Resident Evil Zero HD Remaster (PC, PS3, PS4, Xbox 360, Xbox One [reviewed])Developer: CapcomPublisher: CapcomReleased: January 19, 2016MSRP: $19.99 Zero begins with a rather interesting setpiece: a moving train. Rebecca Chambers, a member of S.T.A.R.S., is sent to investigate crimes in the Arklay Mountains -- conveniently located (and thus, linked) near Raccoon City and the original game's mansion. Here she meets Billy Coen, an alleged murderer and ex-Marine, and starts an "unlikely" partnership. You can probably tell from the setup that the tale is a pastiche of cheesy horror not unlike past games, but it's done just as effectively as before. Sure, the story never really makes much sense, even after the final credits roll, but you'll have a good time while you're along for the ride. Rebecca and Billy have a fun dynamic that is extended throughout Zero. The former can combine herbs and story-related chemicals, and the latter can take more of a beating and move heavy objects. It's not an original concept even for the era it was released in, but it works. This is mostly because of the "zap" partner system that allows both characters to be on-screen at the same time. You can opt to have your AI partner attack or stay idle, which is great if you don't want them wasting ammo. Swapping is as easy as pressing a button to start a second-long heartbeat transition to the other character. You can also control the AI with the right analog stick, which comes in handy for moving them out of harm's way. This idea is used in many different ways that chop up the game's pacing for the better. In some zones, Rebecca and Billy are split, working separately to exchange key items with one another through special devices like service elevators. In other areas, they're working in tandem to solve those wonderful box puzzles, where Billy is moving cubes and Rebecca is operating a device of some sort. Given that so many of Resident Evil's puzzles feature solutions born out of just one avatar, I like that Capcom went with something different here. There's another huge difference when it comes to Zero and all of the games before it: item management. In the past, players would mostly store their items in a magical gamey storage box of sorts, where you could access your armory and inventory wherever a box was located. Now, you can place items on the ground and store them anywhere on the map, no questions asked (well, outside of the single room item limit, which is inexplicably still in this remake). For instance, if you want to split a few typewriter ribbons off a stack of 10 and place them in a save room, you can. The same goes for weapons and herbs, or any key items you may pick up. [embed]332496:61804:0[/embed] Items now show up on the map, so there's no guessing as to where you put them. It's a more challenging system, for sure -- you don't have the infinite box to rely on, and sometimes you'll have to run through gauntlets of enemies if you happen to stash a key item and are required to run back for it. Its use does start to grate mid-way through the game, as it can get rather tedious to juggle everything. The mechanic isn't really re-used, but it helps cement Zero's unique identity (for better and worse) along with zapping, and the level designs mostly accommodate it. This is an old-school Resident Evil game at heart, back when "survival" was still a key factor of the series. Zero features limited ammo, save ribbons, and a lot of decision making, mostly in regards to inventory management. This is especially true given the zapping, because at any moment one character may be forced to fight a boss without the help of another, so ensuring that both cast members are fully equipped is key to your success. In terms of the actual "Remaster" moniker, a lot of the technical details are the same as before. The visuals and framerate have been updated, there's a new non-tank modern control method available, and you can swap between 16:9 and 4:3 resolution (even on consoles) -- but the cheesy FMVs remain untouched. Capcom really could bring back every entry pre-Resident Evil 4 just like this and I'd be happy. Thankfully though, it's slightly more than just a straight touch-up due to the addition of Wesker mode. In this special gametype only found in the remake (that's acquired by beating the game once), Billy is shoved to the side in favor of Wesker, who operates as Rebecca's partner throughout the game. This mode is meant to be silly. Wesker can use his superhuman powers he's flaunted since Code Veronica, including the ability to quickly dash across the room, and use a special energy attack to pop zombie's heads off. He can also mix herbs and doesn't have many limitations. They didn't go the full mile -- Billy is still present in cutscenes, as is his voice -- but it's a meaty enough change.  All of the old unlocks are also present, including additional costumes, weapons, and the Mercenaries-like "Leech Hunter." The latter is a mini-game of sorts that tasks players with escaping a modified version of the Research Center, and gets tougher as you play it. It's not as memorable as some of the true Mercenary modes in other games, but it's worth clearing at least once and should adequately test the mettle of series veterans. As a whole, Resident Evil Zero isn't one of my favorite entries, but with the amount of care that went into this remake, like Resident Evil HD Remaster before it, I'm really coming around. In fact, just get both if you don't have them already. [This review is based on a retail build of the game provided by the publisher.]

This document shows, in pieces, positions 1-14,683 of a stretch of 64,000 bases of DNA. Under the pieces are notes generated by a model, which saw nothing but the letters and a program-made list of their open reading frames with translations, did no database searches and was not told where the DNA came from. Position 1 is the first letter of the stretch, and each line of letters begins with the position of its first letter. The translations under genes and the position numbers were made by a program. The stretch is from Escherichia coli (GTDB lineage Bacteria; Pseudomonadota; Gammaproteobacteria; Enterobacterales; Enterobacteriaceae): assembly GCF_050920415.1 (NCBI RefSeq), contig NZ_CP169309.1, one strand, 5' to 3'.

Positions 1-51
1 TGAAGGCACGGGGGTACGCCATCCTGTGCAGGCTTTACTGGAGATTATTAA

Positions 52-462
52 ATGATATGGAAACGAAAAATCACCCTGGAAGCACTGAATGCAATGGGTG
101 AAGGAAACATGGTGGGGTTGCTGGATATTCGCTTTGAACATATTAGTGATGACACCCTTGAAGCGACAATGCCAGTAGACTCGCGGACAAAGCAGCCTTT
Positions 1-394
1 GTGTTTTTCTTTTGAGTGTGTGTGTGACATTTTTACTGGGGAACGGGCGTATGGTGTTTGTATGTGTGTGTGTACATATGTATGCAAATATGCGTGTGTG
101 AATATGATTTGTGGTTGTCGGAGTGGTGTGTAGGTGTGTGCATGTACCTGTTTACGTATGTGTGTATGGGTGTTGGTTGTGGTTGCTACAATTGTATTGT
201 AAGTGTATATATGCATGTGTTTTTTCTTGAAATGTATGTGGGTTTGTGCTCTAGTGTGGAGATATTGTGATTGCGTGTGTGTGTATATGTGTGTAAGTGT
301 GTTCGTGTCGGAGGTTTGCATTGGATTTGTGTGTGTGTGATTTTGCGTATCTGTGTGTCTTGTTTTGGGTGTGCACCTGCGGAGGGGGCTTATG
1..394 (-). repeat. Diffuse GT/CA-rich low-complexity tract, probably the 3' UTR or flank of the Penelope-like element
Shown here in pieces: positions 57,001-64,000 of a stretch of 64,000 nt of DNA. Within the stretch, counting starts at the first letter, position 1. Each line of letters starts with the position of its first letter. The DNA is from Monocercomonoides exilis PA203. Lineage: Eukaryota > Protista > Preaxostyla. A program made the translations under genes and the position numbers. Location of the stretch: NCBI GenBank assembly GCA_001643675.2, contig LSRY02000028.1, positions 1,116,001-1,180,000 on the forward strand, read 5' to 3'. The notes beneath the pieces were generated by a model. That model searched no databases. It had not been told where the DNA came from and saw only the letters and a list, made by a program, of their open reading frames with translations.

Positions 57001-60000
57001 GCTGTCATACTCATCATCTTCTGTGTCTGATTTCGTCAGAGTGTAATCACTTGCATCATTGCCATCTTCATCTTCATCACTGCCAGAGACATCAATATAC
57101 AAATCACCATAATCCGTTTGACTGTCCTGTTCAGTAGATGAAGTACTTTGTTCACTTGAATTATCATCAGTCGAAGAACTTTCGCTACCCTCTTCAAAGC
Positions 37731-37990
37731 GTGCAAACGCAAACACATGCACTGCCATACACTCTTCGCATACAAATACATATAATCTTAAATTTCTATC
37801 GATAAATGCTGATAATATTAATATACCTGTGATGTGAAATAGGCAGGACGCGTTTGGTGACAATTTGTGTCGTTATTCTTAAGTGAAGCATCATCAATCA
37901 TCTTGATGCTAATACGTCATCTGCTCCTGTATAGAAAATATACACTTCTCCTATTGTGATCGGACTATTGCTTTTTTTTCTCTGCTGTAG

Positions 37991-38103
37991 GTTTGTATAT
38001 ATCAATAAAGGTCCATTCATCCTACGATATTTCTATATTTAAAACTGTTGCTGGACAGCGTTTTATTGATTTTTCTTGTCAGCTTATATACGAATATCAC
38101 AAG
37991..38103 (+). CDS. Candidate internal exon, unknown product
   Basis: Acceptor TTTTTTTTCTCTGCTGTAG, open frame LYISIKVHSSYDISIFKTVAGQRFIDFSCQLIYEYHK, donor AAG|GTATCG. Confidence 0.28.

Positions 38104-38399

Resident Evil 0 HD review photo